The Wrecker

Page 20

To divert my thoughts (if it were possible) from this calamity, I turned to a letter from my father which had arrived by the same post. The envelope contained a strip of newspaper-cutting; and my eye caught again, "Son of Millionaire Dodd--Figure somewhat fleshy," and the rest of the degrading nonsense. What would my father think of it? I wondered, and opened his manuscript. "My dearest boy," it began, "I send you a cutting which has pleased me very much, from a St. Joseph paper of high standing. At last you seem to be coming fairly to the front; and I cannot but reflect with delight and gratitude how very few youths of your age occupy nearly two columns of press-matter all to themselves. I only wish your dear mother had been here to read it over my shoulder; but we will hope she shares my grateful emotion in a better place. Of course I have sent a copy to your grandfather and uncle in Edinburgh; so you can keep the one I enclose. This Jim Pinkerton seems a valuable acquaintance; he has certainly great talent; and it is a good general rule to keep in with pressmen."

I hope it will be set down to the right side of my account, but I had no sooner read these words, so touchingly silly, than my anger against Pinkerton was swallowed up in gratitude. Of all the circumstances of my career, my birth, perhaps, excepted, not one had given my poor father so profound a pleasure as this article in the _Sunday Herald_. What a fool, then, was I, to be lamenting! when I had at last, and for once, and at the cost of only a few blushes, paid back a fraction of my debt of gratitude. So that, when I next met Pinkerton, I took things very lightly; my father was pleased, and thought the letter very clever, I told him; for my own part, I had no taste for publicity: thought the public had no concern with the artist, only with his art; and though I owned he had handled it with great consideration, I should take it as a favour if he never did it again.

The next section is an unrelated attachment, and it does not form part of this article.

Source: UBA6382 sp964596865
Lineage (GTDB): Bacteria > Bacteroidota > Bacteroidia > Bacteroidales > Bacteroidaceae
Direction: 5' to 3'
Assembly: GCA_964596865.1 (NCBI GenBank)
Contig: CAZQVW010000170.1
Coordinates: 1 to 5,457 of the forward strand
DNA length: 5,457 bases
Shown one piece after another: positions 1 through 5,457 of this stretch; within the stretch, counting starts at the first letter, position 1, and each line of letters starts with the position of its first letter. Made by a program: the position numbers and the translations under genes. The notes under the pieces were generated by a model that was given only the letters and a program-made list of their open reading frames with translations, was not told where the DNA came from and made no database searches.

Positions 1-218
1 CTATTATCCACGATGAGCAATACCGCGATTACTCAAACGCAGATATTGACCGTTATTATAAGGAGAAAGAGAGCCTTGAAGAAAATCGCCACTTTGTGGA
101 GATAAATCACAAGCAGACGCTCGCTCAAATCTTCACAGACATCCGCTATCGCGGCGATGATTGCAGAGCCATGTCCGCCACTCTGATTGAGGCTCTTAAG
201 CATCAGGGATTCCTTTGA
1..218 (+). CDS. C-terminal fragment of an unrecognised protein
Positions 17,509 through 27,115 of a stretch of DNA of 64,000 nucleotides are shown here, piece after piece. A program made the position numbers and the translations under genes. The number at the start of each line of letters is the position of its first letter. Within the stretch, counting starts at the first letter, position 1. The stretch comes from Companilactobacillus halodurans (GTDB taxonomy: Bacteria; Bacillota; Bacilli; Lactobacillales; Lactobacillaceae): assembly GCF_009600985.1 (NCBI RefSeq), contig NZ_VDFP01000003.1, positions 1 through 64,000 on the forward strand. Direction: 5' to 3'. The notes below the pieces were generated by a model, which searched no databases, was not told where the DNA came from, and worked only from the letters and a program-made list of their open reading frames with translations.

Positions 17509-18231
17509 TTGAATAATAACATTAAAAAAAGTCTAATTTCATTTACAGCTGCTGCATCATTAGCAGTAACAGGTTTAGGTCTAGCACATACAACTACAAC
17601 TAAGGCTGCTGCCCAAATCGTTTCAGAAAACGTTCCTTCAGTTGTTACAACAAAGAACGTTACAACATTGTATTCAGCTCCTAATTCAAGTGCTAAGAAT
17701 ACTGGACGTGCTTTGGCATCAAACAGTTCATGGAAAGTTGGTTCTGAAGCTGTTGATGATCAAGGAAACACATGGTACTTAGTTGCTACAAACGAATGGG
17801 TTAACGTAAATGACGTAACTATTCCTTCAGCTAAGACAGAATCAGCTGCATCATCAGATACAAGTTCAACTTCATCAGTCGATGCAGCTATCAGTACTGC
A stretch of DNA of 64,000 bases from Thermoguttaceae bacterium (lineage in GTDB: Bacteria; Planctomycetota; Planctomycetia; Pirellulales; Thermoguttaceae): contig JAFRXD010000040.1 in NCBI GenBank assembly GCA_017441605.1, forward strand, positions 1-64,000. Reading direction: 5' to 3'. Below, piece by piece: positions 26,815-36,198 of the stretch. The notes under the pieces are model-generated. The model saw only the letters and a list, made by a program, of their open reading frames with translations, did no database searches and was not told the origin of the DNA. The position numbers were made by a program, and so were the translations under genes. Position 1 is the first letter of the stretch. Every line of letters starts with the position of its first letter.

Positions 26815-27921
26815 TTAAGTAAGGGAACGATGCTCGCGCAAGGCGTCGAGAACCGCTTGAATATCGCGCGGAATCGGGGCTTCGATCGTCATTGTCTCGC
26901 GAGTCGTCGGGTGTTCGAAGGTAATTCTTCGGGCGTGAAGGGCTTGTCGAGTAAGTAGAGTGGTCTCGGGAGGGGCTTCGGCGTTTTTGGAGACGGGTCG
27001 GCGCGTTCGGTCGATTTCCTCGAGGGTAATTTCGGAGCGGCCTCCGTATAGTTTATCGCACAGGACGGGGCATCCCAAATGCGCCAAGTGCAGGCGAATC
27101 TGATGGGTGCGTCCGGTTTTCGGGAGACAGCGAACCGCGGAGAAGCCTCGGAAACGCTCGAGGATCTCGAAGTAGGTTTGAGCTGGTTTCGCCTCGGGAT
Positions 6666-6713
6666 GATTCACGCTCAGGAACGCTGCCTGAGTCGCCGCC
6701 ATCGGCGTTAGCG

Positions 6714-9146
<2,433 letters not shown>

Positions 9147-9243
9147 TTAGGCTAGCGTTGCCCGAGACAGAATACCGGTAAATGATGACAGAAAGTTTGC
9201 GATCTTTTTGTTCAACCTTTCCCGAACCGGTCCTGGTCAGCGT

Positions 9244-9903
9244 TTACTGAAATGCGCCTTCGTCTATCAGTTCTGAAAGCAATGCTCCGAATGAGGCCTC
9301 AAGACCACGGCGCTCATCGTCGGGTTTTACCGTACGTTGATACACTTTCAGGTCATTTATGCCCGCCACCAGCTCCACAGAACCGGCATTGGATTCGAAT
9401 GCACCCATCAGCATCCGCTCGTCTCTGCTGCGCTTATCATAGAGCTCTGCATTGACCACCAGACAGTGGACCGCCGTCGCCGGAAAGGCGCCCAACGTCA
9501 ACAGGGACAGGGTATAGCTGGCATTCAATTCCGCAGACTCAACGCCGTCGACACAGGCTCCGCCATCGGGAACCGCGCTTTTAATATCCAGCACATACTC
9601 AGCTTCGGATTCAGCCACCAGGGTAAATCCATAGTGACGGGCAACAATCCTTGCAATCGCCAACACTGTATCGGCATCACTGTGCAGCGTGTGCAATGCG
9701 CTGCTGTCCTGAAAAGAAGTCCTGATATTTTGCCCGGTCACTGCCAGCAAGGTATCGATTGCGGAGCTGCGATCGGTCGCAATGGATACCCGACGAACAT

"There it is," he said despondingly. "I've hurt you. You can't deceive me, Loudon. It's the want of tact, and it's incurable." He sat down, and leaned his head upon his hand. "I had no advantages when I was young, you see," he added.

"Not in the least, my dear fellow," said I. "Only the next time you wish to do me a service, just speak about my work; leave my wretched person out, and my still more wretched conversation; and above all," I added, with an irrepressible shudder, "don't tell them how I said it! There's that phrase, now: 'With a proud, glad smile.' Who cares whether I smiled or not?"

"Oh, there now, Loudon, you're entirely wrong," he broke in. "That's what the public likes; that's the merit of the thing, the literary value. It's to call up the scene before them; it's to enable the humblest citizen to enjoy that afternoon the same as I did. Think what it would have been to me when I was tramping around with my tin-types to find a column and a half of real, cultured conversation--an artist, in his studio abroad, talking of his art--and to know how he looked as he did it, and what the room was like, and what he had for breakfast; and to tell myself, eating tinned beans beside a creek, that if all went well, the same sort of thing would, sooner or later, happen to myself: why, Loudon, it would have been like a peephole into heaven!"

"Well, if it gives so much pleasure," I admitted, "the sufferers shouldn't complain. Only give the other fellows a turn."

The end of the matter was to bring myself and the journalist in a more close relation. If I know anything at all of human nature--and the IF is no mere figure of speech, but stands for honest doubt--no series of benefits conferred, or even dangers shared, would have so rapidly confirmed our friendship as this quarrel avoided, this fundamental difference of taste and training accepted and condoned.

Robert Louis Stevenson
Classic Literature Library

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